Achieving a euphoric state via perfume is a pretty tall order. Euphoria has one of my favorite calming notes, clary sage, that has been blended with touches of citrus and rose. Of all the fragrances in this line, I feel that this is the least unique, although it definitely smells nice, is wearable, and should find fans. Maybe I have smelled too many all-natural perfumes and am a bit jaded, but this seems to be in the general vein of several I have smelled recently. Try it if you like clary sage, or if you are just looking for a perfume to ease you into a calmer frame of mind.
Notes: clary sage, grapefruit, lime, neroli , Rosa Damascena, Orange fruit extract*
Furze is a powerhouse of a floral scent, and I am really taken by it. Furze, or gorse, the inspiration for the perfume, is a common plant in the UK, but I have never smelled it that I know of. What I have smelled is acacia, and this is bursting with an aroma that smacks of so much pollen in the air that your hay-fever-prone friends can’t leave the house. This is heavy, greasy with coconut and made richer by vanilla. This could be my favorite in the line, actually. I was transported when I applied it, and could envision trees bursting with soft yellow flower clusters, pollen swirling in the warm air. It settles into a lovely, beachy aroma that wears a bit closer to the skin after the initial cloud.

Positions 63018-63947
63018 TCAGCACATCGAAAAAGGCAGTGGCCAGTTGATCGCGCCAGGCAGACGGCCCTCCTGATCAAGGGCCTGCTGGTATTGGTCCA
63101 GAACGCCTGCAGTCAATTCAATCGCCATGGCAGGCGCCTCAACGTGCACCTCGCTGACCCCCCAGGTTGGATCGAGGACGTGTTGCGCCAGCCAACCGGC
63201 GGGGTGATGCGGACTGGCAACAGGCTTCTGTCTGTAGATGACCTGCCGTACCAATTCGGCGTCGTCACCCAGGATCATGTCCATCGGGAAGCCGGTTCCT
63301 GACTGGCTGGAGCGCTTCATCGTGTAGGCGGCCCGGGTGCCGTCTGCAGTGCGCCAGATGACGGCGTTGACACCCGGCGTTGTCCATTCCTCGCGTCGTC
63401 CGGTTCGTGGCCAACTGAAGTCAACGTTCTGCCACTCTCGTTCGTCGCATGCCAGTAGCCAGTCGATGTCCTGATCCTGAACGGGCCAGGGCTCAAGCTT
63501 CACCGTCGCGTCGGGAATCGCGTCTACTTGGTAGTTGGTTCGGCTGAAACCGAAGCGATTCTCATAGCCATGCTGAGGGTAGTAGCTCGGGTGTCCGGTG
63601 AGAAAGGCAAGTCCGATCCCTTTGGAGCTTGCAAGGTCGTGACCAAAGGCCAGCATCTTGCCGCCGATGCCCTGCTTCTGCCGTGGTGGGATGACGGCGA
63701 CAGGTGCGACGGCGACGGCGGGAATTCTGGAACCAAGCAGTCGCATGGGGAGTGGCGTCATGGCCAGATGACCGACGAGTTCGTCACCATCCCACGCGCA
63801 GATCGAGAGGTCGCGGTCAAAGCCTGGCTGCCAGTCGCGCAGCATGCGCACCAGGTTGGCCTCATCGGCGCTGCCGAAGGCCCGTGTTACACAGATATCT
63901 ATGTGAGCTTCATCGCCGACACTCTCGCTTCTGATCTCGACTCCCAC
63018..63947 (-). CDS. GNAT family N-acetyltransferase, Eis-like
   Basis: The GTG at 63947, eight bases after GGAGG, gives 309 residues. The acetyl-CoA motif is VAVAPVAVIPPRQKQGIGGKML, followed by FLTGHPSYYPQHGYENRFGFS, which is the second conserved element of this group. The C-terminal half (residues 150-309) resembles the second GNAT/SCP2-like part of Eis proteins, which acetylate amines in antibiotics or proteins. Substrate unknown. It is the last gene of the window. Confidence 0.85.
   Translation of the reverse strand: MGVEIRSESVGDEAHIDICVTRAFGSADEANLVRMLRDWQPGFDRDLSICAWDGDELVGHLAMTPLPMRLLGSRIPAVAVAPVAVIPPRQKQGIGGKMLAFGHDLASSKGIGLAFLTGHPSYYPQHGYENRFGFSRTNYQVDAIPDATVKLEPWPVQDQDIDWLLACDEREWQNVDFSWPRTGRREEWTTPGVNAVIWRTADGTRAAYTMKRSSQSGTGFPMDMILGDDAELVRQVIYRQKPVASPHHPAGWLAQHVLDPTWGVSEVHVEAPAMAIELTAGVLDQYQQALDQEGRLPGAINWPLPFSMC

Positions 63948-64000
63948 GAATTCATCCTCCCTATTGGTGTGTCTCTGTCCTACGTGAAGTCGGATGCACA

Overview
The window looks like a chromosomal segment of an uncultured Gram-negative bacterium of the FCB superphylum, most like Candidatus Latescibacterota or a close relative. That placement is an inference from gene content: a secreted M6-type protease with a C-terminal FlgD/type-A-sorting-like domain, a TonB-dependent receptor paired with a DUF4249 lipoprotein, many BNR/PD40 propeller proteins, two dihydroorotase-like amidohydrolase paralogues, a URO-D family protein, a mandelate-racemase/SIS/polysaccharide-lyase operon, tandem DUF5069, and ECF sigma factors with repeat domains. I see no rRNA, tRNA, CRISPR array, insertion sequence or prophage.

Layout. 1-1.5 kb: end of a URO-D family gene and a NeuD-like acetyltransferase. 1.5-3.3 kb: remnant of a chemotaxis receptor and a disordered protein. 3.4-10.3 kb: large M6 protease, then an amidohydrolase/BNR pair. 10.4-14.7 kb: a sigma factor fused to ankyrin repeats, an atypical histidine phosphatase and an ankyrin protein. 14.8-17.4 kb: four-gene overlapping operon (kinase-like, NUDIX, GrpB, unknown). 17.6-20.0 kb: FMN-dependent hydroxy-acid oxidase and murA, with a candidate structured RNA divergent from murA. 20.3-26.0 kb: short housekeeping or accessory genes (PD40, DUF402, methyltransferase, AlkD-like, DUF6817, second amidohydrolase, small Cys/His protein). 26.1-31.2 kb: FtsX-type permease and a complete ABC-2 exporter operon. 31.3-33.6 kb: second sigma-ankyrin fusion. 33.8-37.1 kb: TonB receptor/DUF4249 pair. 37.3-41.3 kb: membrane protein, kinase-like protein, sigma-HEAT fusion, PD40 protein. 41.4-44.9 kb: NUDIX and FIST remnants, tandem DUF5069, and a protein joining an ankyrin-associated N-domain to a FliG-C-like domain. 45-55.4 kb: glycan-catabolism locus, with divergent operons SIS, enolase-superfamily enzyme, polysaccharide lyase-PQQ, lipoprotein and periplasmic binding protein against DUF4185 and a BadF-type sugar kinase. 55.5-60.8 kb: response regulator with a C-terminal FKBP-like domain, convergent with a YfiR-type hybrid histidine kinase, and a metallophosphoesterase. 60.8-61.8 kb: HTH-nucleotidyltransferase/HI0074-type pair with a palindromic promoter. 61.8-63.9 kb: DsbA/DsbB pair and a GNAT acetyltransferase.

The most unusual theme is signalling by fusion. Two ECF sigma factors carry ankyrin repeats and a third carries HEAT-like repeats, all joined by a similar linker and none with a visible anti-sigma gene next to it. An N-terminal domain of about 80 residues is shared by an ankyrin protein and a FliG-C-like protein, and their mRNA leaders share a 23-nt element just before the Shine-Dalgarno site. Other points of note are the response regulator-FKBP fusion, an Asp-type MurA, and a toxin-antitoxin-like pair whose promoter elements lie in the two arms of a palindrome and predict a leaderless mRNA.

Notes: Vanilla, coconut, Bitter orange oil, acacia Decurrens flower extract*
I am impressed with and happy about these new perfumes. They are bold and unique, and I think each one will find an audience. Lush is just mainstream enough that I am hoping some adventurous souls will take a chance on a perfume that is different from the department store offerings, and realize there is more to perfume than fruit and ozone. All of these are gender-neutral, have great longevity, and variable sillage. They are available in store in the UK, online in the US and UK, and will be launching in 15 US locations in June.
Gorilla Perfumes was kind enough to send me bottles of these, and we have one for a lucky USA-only reader, too. Let us know which one strikes your fancy, and please add “USA” to your comment. Of course anyone is free to leave a comment; we just can’t ship this prize outside the US. The Draw ends on March 22, 2013.
We announce the winners only on site and on our Facebook Page, so Like Cafleurebon and use our RSS option….or your dream prize will be just spilled perfume.
*Notes have been extrapolated from the Lush website and ingredients lists, and are not necessarily in scent pyramid order.
Note: The Bug was selected as one of Contributor Michael Devine’s Top Ten Green Fragrances for Saint Patrick’s Day.
–Tama Blough, Senior Editor